Then came the 1990s. Even as scientists and the research community -- belatedly; the damage was done -- began to suggest that the "water development" mindset had to be replaced by a "water management" paradigm, the government found itself in the quagmire of fluorosis.

Its reaction has been astounding:

disavowal: "Up till 1998, we at the Centre used to directly fund programmes on fluorosis control in states, but after 1998 the power was delegated to states. Funds are provided to states, which then plan on their own. We have told the states to use 20 per cent of the total budget money for water quality related issues, but it is not mandatory and not many states are hence spending money on water quality," informs Kumar Alok, deputy secretary, rgndwm. Writes A K Susheela (in her paper Sound Planning and Implementation of fluoride and fluorosis mitigation programme in an endemic village): "The investment and efforts made through water supply agencies/public health engineering departments in the endemic states have to a great extent not yielded successful results."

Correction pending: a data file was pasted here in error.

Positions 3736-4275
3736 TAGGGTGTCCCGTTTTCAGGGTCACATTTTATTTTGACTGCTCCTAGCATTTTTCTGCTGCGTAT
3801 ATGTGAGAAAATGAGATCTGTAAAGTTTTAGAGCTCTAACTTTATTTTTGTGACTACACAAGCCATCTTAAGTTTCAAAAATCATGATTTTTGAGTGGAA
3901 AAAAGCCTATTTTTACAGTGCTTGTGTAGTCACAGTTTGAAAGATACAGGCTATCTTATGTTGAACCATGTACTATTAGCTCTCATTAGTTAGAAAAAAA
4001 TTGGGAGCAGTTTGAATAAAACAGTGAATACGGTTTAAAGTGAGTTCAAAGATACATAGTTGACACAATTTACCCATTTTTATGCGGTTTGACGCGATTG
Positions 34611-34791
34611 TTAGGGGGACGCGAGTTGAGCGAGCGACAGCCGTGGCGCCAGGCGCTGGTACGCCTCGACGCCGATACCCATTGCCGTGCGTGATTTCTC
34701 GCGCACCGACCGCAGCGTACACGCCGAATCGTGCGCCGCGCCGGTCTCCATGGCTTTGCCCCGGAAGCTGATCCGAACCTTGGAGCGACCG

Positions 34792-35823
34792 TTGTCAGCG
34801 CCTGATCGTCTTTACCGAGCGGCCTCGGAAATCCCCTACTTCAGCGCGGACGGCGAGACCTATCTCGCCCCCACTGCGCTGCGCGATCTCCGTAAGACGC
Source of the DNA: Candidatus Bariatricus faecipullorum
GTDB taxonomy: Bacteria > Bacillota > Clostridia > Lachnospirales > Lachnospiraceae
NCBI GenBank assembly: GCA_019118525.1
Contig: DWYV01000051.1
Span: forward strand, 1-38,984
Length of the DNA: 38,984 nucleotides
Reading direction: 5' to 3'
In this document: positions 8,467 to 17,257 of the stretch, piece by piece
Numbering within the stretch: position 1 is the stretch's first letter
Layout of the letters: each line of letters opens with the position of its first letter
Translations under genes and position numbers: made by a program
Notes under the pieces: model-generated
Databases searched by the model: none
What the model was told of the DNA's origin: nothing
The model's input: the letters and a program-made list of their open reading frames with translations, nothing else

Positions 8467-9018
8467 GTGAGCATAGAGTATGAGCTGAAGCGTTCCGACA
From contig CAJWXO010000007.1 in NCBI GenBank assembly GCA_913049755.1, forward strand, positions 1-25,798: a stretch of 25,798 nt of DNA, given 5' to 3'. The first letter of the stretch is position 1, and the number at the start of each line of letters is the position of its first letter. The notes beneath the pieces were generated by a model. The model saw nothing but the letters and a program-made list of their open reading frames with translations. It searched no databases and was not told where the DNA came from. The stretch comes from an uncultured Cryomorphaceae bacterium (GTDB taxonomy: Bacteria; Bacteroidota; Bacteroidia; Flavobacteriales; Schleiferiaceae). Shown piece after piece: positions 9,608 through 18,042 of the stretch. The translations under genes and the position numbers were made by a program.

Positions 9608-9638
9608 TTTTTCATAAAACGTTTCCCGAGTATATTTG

dismay: "We have not studied the problem of fluorosis with prevention as the objective. And we have not invested enough finances into this. We are only reacting to fluorosis and not making use of our predictive capabilities," says Gupta. A senior rgndwm official says the states do not have the technology to ascertain the extent of fluoride pollution.